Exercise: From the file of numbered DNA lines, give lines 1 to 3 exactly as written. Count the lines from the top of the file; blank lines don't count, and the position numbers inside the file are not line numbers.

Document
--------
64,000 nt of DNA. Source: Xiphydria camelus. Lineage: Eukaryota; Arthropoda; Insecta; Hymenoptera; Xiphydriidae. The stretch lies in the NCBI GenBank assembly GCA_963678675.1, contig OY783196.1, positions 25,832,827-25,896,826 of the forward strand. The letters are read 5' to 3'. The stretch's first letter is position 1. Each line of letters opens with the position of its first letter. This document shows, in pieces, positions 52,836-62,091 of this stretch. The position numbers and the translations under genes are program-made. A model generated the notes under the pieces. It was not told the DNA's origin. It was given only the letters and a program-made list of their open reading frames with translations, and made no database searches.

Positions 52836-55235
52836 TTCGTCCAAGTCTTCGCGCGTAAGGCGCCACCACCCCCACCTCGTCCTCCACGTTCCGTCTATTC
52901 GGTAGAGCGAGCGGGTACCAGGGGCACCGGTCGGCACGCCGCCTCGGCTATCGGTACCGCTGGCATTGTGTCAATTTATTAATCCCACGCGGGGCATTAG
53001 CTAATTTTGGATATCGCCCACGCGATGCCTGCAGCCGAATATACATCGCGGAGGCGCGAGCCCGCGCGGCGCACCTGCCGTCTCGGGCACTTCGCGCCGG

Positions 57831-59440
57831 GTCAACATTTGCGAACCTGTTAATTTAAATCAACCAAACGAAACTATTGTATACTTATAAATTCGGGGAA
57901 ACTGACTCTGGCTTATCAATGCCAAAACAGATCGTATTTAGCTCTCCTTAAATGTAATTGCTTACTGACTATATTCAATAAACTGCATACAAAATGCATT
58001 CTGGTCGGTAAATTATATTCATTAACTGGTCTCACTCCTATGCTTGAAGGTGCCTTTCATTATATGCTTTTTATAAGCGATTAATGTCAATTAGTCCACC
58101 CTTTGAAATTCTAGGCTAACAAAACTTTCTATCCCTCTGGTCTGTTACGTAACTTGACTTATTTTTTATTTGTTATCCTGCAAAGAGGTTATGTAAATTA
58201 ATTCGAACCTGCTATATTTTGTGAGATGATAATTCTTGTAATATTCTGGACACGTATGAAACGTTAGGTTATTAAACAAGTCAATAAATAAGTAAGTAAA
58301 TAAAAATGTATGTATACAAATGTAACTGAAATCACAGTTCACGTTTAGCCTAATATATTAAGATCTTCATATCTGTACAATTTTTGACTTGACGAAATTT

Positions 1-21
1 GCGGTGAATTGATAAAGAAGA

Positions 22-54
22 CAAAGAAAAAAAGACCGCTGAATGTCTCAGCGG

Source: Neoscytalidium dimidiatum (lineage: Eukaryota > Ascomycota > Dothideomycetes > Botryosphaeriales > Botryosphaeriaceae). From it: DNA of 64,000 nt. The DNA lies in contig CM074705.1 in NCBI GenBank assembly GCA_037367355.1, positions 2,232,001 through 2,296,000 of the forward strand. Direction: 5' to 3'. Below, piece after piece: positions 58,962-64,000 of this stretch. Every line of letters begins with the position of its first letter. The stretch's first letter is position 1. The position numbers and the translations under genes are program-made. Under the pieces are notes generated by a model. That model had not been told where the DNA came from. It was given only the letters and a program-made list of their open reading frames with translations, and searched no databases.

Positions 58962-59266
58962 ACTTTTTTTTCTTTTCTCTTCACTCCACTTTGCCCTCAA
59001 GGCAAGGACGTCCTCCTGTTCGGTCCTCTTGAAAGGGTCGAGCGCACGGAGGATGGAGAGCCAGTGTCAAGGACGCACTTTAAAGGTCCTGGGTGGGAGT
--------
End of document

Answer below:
64,000 nt of DNA. Source: Xiphydria camelus. Lineage: Eukaryota; Arthropoda; Insecta; Hymenoptera; Xiphydriidae. The stretch lies in the NCBI GenBank assembly GCA_963678675.1, contig OY783196.1, positions 25,832,827-25,896,826 of the forward strand. The letters are read 5' to 3'. The stretch's first letter is position 1. Each line of letters opens with the position of its first letter. This document shows, in pieces, positions 52,836-62,091 of this stretch. The position numbers and the translations under genes are program-made. A model generated the notes under the pieces. It was not told the DNA's origin. It was given only the letters and a program-made list of their open reading frames with translations, and made no database searches.

Positions 52836-55235
52836 TTCGTCCAAGTCTTCGCGCGTAAGGCGCCACCACCCCCACCTCGTCCTCCACGTTCCGTCTATTC